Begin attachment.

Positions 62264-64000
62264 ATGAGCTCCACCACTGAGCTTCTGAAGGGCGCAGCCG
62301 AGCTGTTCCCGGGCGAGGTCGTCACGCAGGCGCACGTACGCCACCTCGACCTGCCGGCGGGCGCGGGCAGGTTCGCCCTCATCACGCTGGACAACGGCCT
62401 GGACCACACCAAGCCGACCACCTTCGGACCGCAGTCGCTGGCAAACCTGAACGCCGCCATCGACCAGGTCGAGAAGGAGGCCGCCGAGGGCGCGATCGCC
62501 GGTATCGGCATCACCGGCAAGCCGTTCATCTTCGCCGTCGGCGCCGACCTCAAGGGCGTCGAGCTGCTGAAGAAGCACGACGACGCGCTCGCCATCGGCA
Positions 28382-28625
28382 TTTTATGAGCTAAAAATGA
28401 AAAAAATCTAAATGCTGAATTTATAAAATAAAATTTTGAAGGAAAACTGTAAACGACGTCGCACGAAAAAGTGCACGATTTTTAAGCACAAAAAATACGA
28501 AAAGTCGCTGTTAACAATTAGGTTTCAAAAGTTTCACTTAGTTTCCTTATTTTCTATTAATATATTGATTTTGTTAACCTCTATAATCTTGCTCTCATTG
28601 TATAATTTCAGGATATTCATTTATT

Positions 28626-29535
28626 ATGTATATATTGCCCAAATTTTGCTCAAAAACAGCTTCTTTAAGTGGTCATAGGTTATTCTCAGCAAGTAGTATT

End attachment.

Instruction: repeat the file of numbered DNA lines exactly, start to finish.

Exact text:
Positions 62264-64000
62264 ATGAGCTCCACCACTGAGCTTCTGAAGGGCGCAGCCG
62301 AGCTGTTCCCGGGCGAGGTCGTCACGCAGGCGCACGTACGCCACCTCGACCTGCCGGCGGGCGCGGGCAGGTTCGCCCTCATCACGCTGGACAACGGCCT
62401 GGACCACACCAAGCCGACCACCTTCGGACCGCAGTCGCTGGCAAACCTGAACGCCGCCATCGACCAGGTCGAGAAGGAGGCCGCCGAGGGCGCGATCGCC
62501 GGTATCGGCATCACCGGCAAGCCGTTCATCTTCGCCGTCGGCGCCGACCTCAAGGGCGTCGAGCTGCTGAAGAAGCACGACGACGCGCTCGCCATCGGCA
Positions 28382-28625
28382 TTTTATGAGCTAAAAATGA
28401 AAAAAATCTAAATGCTGAATTTATAAAATAAAATTTTGAAGGAAAACTGTAAACGACGTCGCACGAAAAAGTGCACGATTTTTAAGCACAAAAAATACGA
28501 AAAGTCGCTGTTAACAATTAGGTTTCAAAAGTTTCACTTAGTTTCCTTATTTTCTATTAATATATTGATTTTGTTAACCTCTATAATCTTGCTCTCATTG
28601 TATAATTTCAGGATATTCATTTATT

Positions 28626-29535
28626 ATGTATATATTGCCCAAATTTTGCTCAAAAACAGCTTCTTTAAGTGGTCATAGGTTATTCTCAGCAAGTAGTATT